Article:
Do you recognize the 7 signs of impending urinary incontinence?

Carlos Gabriel, M.D.


1. Nocturia: waking up to go to the bathroom at night.

This is one of the first signs of an overactive bladder. In fact, it is so integral to the diagnosis that many say without nocturia, you do not have overactive bladder. Once you start waking up in the middle of the night, you know that soon it is going to affect you during the day.

The reason this occurs is that at night, the fluid that accumulates around legs, flows back into the blood supply. This increase fluid goes to the kidneys turns into urine. Normally, one can handle this amount during night, but with an overactive bladder, the nerves start signaling that your bladder is fuller than it used to be able to hold.

2. Incomplete bladder emptying: Need to empty your bladder twice.

After emptying your bladder, and washing up, you feel that you need to go again. This means that your bladder wall muscles are not as strong as they use to be. Your bladder is only emptying most, and not all, of your urine. Over time, your bladder gets weaker and you notice that your second trip results in more urine coming out. You may even get to the point of sitting on the toilet until the second urge comes.

3. Keyhole Incontinence: the strong sudden urge to empty your bladder when you get to the front door and place the key in the lock.

This is a result of you training yourself to empty your bladder as soon as you get home. Over time, just the sound of the keys or the door unlocking can trigger your brain to relax. This relaxation results in your bladder getting ready to go, and you may wind up going before getting into the restroom.

4. Wearing a pad “just in case”. Face it, this means that you already have incontinence, but a very mild version of it. Some call it “light bladder leakage”. This is a sign that certain movements are resulting in small drops leaking out. This usually results from weak pelvic floor muscles, and without help there is no reason the muscles won’t continue to get even weaker.

5. Childhood bed wetting: this is defined as continued bedtime accidents past the age of 6.

Sadly, you are 8 years old, and finally get control of your bladder. Life is good for a while, until in your late teens, you notice that during gym class, you have some small drops of leaking. Over time, it gets worse. Why is this happening?!?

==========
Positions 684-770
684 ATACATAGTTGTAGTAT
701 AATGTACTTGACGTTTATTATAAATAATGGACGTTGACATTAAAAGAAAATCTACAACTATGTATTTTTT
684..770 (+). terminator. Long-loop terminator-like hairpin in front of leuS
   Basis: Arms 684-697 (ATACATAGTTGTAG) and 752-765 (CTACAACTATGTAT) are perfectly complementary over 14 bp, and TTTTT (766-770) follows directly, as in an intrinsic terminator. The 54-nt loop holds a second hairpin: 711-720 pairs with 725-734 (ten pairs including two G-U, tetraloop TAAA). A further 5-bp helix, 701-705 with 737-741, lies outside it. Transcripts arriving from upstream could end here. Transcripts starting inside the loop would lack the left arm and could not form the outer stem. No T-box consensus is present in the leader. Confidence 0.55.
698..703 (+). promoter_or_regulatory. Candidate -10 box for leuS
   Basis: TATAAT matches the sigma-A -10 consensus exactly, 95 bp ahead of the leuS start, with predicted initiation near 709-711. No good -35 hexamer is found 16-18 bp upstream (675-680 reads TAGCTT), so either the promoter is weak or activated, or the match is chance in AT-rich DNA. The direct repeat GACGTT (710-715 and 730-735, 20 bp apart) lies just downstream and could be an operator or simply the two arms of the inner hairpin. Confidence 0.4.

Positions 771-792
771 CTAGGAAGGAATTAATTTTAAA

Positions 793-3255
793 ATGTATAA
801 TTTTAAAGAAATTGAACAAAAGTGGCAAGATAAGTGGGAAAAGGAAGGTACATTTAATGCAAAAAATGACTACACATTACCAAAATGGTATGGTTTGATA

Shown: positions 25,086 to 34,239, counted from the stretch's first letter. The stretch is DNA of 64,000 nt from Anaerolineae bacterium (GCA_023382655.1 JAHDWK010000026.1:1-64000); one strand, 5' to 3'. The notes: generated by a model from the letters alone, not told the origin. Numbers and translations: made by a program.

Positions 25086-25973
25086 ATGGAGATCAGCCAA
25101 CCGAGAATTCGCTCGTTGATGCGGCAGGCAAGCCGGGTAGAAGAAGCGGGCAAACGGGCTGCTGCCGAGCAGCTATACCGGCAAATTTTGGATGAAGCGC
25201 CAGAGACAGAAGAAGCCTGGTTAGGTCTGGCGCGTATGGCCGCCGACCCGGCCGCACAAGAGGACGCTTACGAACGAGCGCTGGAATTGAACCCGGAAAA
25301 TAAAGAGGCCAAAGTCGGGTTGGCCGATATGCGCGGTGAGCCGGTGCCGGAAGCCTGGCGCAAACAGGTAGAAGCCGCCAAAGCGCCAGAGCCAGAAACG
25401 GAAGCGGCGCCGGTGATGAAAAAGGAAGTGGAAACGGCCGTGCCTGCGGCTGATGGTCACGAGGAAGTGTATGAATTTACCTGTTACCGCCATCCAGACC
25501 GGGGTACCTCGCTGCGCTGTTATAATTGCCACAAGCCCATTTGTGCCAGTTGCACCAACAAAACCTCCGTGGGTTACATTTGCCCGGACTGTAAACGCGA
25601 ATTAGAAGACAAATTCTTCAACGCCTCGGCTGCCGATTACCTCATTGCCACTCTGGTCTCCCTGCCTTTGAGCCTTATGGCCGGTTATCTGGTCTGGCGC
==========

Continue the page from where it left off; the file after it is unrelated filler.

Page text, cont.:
Unfortunately, we don’t really know. But we do know that many women who had bedtime wetting, develop urinary incontinence in their late teens. It might be that bedtime wetting was a form of urge incontinence that is now recurring. Seek treatment sooner than later.

6. Coital incontinence: leaking small drops of urine with intercourse.

It only happens occasionally. It only happens in small amounts. But it is embarrassing. And it is a sign that stress incontinence may be coming down the road. Some women respond by laying down towels, but others by decreasing their intimacy.

7. Emptying your bladder before starting a workout at the gym. You used to be able to just walk into the gym and jump on the treadmill. But lately, you have started to jump into the stall first. You haven’t had an accident, but you feel safer this way. This is an early sign of stress incontinence, and over time will occur with sneezing, coughing, and laughing.

What to do about the early warning signs of urinary incontinence?

Most women wait 8 years before talking to their physician about their urinary incontinence. But many more, had the warning signs before it even became noticeable that it was a problem. If you have any of the warning signs, speak with your physician to start an exercise program right away. Treatment is most effective when the symptoms are mild, but harder to detect because they are not a real bother.


Carlos Gabriel, M.D.  Medical Director of The Better Bladder Center, is revolutionizing Incontinence Care by treating these conditions without the use of medications or surgical procedures.

The Better Bladder Center has 2 locations in Polk County and is accepting New Patients.